High performance SCST iSCSI Target on Linux software Raid

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SCST is deprecated since Alpine 2.6 in favor of TCM (Discuss)

This HOW-TO is focusing on performance. This is why I made some decisions targeted on performance instead of security (like you are used in Alpine Linux). This means we are not using grsec and not using a firewall. I presume you will take security actions on another level.

To get started, you can download a boot cd here:

http://alpine.nethq.org/distfiles/alpine-scst-110210-x86_64.iso

Vanilla Linux kernel with SCST patches

The default Linux kernel will provide support for iSCSI. The problem with this implementation is it operates in user-space. SCST iSCSI will run in kernel-space and this is one of the reasons why it preforms much better. SCST performance depends on specific patches which need to be applied to the kernel. This is why we created a separate kernel just for SCST usage. SCST modules are already included by default so there is no need for a separate module package to be installed.

Note: We only provide an x86_64 kernel for SCST because it will perform better on 64bit systems.

Linux software raid

Hardware choice

In my setup I have 4 pieces of WD RE4 1TB drives connected to a mpt2sas based controller. I'm using Dell PowerEdge R510 which includes their most basic PERC H200 raid controller. I have tried using their Raid10 technology, but the raid rebuilding takes more then 3 days. You can read on mailing lists this is common to this adapter so i choose not to use this kind of "hardware" raid. Performance in degraded mode is really poor, and my users would suffer from it for too long. There are also little to no ways to control this array from Aline Linux. All LSI tools are based on glibc which will not work on uclibc hosts.

Raid level

I started looking for the best performance raid level with redundancy. According to many mailing lists and the opinion of the Linux raid author, RAID10 with layout f2 (far) seems to preform best while still having redundancy. Please remember with RAID10 50% of your hard disk space will go to redundancy, but performance is almost the same as RAID0 (stripe). For most up-to-date information regarding Linux software raid: https://raid.wiki.kernel.org/index.php/Overview

Raid setup

Make sure we have the mdadm raid configuration tool installed

apk add mdadm

I am not using partitions on my disks, although there are reasons to use partitions, see here:

https://raid.wiki.kernel.org/index.php/Partition_Types

mdadm -v --create /dev/md0 --level=raid10 --layout=f2 --raid-devices=4 /dev/sda /dev/sdb /dev/sdc /dev/sdd

You can now monitor your raid (re)building: cat /proc/mdstat

By default, the rebuild speed will be set and can be checked and changed here:

cat /proc/sys/dev/raid/speed_limit_max
cat /proc/sys/dev/raid/speed_limit_min

make sure we have raid10 module loaded at boot

echo raid10 >> /etc/modules

When you are happy with your raid configuration, save its information to mdamd.conf file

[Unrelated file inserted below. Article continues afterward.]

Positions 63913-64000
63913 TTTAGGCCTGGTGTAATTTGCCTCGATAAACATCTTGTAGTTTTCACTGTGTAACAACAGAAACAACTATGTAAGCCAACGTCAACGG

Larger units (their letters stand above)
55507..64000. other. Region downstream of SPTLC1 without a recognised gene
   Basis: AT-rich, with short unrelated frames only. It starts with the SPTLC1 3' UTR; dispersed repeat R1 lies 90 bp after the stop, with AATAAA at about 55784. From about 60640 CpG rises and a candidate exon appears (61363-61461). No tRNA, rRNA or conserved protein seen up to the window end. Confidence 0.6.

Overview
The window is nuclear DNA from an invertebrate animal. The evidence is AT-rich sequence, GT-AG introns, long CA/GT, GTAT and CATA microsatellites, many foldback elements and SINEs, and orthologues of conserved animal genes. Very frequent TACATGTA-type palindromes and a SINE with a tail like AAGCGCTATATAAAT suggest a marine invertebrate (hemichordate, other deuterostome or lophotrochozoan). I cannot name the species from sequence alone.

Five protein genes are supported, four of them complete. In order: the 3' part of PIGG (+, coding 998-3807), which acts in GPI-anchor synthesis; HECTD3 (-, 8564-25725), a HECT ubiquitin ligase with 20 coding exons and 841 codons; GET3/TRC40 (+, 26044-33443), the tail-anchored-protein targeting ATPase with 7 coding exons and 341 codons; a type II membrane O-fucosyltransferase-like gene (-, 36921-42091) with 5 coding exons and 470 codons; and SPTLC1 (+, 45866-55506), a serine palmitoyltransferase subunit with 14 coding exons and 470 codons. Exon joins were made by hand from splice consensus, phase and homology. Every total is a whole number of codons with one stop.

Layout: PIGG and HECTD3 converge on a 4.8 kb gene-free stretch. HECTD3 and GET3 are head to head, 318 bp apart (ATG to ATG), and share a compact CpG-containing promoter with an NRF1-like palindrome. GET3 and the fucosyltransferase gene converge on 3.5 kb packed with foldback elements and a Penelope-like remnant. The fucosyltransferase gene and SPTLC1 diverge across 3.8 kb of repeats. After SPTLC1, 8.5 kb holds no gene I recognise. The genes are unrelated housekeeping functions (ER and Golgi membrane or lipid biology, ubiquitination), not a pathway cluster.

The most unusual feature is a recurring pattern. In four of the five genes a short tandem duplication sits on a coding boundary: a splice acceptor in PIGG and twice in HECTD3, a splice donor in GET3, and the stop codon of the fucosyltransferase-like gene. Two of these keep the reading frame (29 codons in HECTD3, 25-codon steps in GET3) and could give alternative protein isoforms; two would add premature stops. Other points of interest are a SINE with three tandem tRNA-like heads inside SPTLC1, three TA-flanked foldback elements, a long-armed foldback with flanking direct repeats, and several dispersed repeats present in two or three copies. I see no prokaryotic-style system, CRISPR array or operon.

mdadm --detail --scan >> /etc/mdadm.conf

It should display something like

ARRAY /dev/md0 metadata=1.2 name=scst:0 UUID=71fc93b8:3fef0057:9f5feec1:7d9e57e8

When you are ready with your raid setup and its functioning, you will need to make sure its starting at boot time

rc-update add mdadm-raid default

Monitor software raid

Linux software raid can be monitored with mdadm daemon option. Alpine Linux includes an initd script which can invoke the daemon

/etc/init.d/mdadm

It will be default monitor the array's defined in mdadm.conf. To receive email notifications about array issues, we need to provide our email address inside mdadm.conf:

MAILADDR me@inter.net

Because mdadm cannot send email itself, we need to setup an sendmail (replacement) program.

apk add ssmtp

Ssmtp can be configured by editing /etc/ssmtp/ssmtp.conf

You can monitor messages (syslog) for actions invoked by mmdadm.

If you have your own monitoring system active, you can also let mdadm issue a script and notify it.

Monitor hard disk with smartmontools

To keep your array healthy we can monitor our harddisks by its SMART interface. SMART can tell you in an early stage when hardisks begin to fail. Smartmontools includes a daemon called smartd which will run in the background and notify you by email or script about any issues which your harddisk will have.

apk add smartmontools

By default your smartd.conf will include the DEVICESCAN line which will automatically scan your system and start monitoring all SMART capable devices. Because we want to make some changes to its default configuration we can comment it and include lines like these:

/dev/sda -a -d sat -m user@domain.tld -M test
/dev/sdb -a -d sat -m user@domain.tld -M test
/dev/sdc -a -d sat -m user@domain.tld -M test
/dev/sdd -a -d sat -m user@domain.tld -M test

The -a option will do most of the basic monitoring for you, the -d specifies the device type (in my case a SATA disk) and the -m is to tell smartd to email me any issues it may find regarding this disk. I have also included the -M test switch to let smartmontools email me a test email at startup to make sure my mail subsystem is working. If you want smartd to email, you will need to have a minimal smtp setup like we used above with ssmtp but also the mail client which is included in mailx.